It has been over a month since you finally moved into your house. It is still barren and cold even in the hottest days. Little by little it is becoming a home.
Your village is where you are comfortable. You get tired and annoyed having to go into town for anything. The other Americans in your village are exactly the type of Post Mates you wanted, but they are being replaced soon. You are glad to know them, to see how things go in your village.
Teaching is not so much teaching as speaking loudly and staring firmly. The smallest class is 57 students and the largest is 76. There is a constant hum of little voices. You try to get things in order because if you don’t you will be overpowered in a second. It is draining and not how you wanted to teach. You give yourself six weeks to get used to it all and think of new ways to teach so many minds that want nothing to do with it. But they still love having a white teacher. The same student you made kneel at the front of the class for the whole hour will smile and wave at you on the street.
Is it the system or the kids?
All in all you love it. You love the hating but liking your students. You love the milky-way above your head as you walk home, gliding on a muddy road. You get tired of not figuring out what or how to really cook here, but you love the little dinner of a shack that makes the only beans you will ever love. You love the little disco lights in the one room bar in the village where you play chess with your Post Mates.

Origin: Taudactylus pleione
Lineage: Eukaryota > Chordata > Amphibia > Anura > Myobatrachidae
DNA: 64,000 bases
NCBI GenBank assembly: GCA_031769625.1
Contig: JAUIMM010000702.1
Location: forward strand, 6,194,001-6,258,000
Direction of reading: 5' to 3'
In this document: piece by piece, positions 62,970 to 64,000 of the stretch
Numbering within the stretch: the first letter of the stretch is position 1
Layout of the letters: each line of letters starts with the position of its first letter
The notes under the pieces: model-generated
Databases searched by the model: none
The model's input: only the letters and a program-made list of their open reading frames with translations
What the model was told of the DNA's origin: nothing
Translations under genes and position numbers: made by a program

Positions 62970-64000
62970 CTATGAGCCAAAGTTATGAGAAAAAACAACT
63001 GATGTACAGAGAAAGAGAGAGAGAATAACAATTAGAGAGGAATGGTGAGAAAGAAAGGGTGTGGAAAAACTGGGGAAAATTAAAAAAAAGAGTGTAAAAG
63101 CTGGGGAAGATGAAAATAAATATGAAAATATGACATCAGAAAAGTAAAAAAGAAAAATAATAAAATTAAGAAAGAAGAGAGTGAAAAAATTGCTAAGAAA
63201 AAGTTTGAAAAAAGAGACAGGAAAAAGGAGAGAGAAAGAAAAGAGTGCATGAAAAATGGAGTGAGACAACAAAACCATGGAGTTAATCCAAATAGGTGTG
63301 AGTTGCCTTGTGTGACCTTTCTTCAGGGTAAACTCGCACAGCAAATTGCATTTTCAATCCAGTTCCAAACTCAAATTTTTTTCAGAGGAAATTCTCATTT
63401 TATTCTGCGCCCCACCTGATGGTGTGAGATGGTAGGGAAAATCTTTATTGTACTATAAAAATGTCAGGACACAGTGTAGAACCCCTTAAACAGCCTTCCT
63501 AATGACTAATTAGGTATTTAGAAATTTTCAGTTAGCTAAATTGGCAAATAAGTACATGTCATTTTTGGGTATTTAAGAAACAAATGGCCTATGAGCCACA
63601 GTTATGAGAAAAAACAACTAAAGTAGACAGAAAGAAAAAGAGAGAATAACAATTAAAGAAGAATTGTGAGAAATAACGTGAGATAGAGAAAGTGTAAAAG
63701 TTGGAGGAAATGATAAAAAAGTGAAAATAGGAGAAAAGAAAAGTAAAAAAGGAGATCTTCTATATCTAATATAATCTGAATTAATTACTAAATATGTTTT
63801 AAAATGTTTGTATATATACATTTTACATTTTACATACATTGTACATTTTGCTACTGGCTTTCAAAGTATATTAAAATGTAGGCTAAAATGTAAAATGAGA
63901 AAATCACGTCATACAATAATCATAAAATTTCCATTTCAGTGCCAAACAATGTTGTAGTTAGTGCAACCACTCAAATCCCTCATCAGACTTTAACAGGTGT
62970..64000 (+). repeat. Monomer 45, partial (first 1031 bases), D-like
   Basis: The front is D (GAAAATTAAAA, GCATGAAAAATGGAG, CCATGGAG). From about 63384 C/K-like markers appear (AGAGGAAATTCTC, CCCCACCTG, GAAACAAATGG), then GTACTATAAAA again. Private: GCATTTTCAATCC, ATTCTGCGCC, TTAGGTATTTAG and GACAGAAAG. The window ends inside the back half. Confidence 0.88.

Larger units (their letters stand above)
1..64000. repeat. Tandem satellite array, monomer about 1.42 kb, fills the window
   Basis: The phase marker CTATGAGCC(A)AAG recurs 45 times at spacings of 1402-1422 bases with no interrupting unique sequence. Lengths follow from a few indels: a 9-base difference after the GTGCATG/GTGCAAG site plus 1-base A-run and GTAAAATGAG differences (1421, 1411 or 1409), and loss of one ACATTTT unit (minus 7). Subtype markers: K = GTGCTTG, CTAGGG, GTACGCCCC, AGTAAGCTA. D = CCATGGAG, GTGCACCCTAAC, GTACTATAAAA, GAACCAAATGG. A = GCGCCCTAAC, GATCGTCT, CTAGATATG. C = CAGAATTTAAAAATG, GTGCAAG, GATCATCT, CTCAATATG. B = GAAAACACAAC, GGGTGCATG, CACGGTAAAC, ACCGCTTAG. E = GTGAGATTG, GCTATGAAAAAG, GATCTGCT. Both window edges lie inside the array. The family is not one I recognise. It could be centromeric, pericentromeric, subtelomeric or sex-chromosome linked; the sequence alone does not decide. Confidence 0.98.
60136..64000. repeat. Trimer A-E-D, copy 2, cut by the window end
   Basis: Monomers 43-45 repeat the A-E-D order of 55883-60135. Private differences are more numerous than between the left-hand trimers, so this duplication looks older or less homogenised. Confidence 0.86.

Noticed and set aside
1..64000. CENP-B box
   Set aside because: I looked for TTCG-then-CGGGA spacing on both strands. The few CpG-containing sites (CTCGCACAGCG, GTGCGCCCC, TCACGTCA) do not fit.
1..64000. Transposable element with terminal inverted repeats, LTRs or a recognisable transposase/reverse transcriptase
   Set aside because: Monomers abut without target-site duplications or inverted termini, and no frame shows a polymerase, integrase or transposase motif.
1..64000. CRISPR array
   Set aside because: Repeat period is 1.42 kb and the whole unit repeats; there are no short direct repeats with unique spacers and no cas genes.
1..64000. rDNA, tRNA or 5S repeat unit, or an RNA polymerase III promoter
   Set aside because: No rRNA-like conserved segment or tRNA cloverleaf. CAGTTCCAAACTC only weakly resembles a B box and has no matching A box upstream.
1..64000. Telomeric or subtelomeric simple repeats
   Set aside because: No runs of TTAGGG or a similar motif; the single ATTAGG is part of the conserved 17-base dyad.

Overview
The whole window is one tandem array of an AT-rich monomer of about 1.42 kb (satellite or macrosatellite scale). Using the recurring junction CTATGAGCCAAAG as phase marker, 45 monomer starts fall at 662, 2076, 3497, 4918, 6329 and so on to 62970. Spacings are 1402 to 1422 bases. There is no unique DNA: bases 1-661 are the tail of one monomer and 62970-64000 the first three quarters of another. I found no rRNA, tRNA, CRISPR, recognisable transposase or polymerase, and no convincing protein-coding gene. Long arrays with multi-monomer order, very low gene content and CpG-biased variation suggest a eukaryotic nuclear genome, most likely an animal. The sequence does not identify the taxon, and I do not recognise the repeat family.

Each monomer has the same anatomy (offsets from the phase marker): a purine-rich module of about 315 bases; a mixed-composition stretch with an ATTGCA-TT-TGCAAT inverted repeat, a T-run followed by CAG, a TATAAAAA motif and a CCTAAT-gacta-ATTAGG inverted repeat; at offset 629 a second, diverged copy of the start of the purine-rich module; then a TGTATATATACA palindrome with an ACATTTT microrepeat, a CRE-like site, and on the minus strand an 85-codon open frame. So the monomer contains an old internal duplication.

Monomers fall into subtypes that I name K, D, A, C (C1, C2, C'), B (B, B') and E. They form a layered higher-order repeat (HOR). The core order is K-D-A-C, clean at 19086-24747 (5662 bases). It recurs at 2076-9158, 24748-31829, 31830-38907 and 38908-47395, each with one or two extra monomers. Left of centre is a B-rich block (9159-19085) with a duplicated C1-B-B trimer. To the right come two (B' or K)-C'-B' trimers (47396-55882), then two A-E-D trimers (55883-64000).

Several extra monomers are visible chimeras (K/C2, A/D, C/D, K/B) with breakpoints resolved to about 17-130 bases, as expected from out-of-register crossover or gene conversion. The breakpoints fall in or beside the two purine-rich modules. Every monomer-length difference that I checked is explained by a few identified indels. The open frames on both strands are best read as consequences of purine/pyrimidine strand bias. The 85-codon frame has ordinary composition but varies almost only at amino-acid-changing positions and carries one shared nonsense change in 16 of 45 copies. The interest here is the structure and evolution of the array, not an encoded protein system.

You find yourself sitting in the waiting room of the Norwegian Hospital in Ngaoundere waiting for blood tests. The waiting room is a tin roof with benches that became a music hall when it downpours. You end up waiting three hours and buying your own syringe, yet never got too mad or frustrated.You wanted to white man your way into being seen quicker and even thought of bribing someone to get you ahead in line, but you decided to wait like everyone else. You looked around you and realized there was no reason to be impatient or frustrated, what else was there to do? You couldn’t go do the other things you had planned because of the rain and if you did somehow this task would be sitting there waiting for you.
Patience is born in poverty out of necessity. You have to wait for help, for water, for food, for friends, for credit to call home, for bread, for electricity and even family. Waiting is an act of hope and when you are stuck in a place with nothing with at times nothing to do all you can do is hope. That is what you have been learning in your village and at work being around so much poverty. Patience. Hope.

Some poems written recently:

Rain in Africa (16/09/2014)

The sky becomes shared time
as it falls in fatigue
like an exhausted man on a bed
-liquid sigh splashing
the bed twists and forms to his body
His breath cool as it swirls
around quite mouths
for the tin roof is loud
but the silence is warm

Teaching (26/09/2014)

The voice hurts
eyes wonder
stomachs growl
the air is half frustration
half ennui
carbon dioxide of poverty
relearning how to breath
but the chalk is chocking me

White man (26/09/2014)

Are you a girl?
Where is my candy?
Can I go to America with you?
Why are you here?
That is a good idea.
No problem.
Find me a wife.
-let me fix what the white man
breaks, makes, fakes.
-The world is irate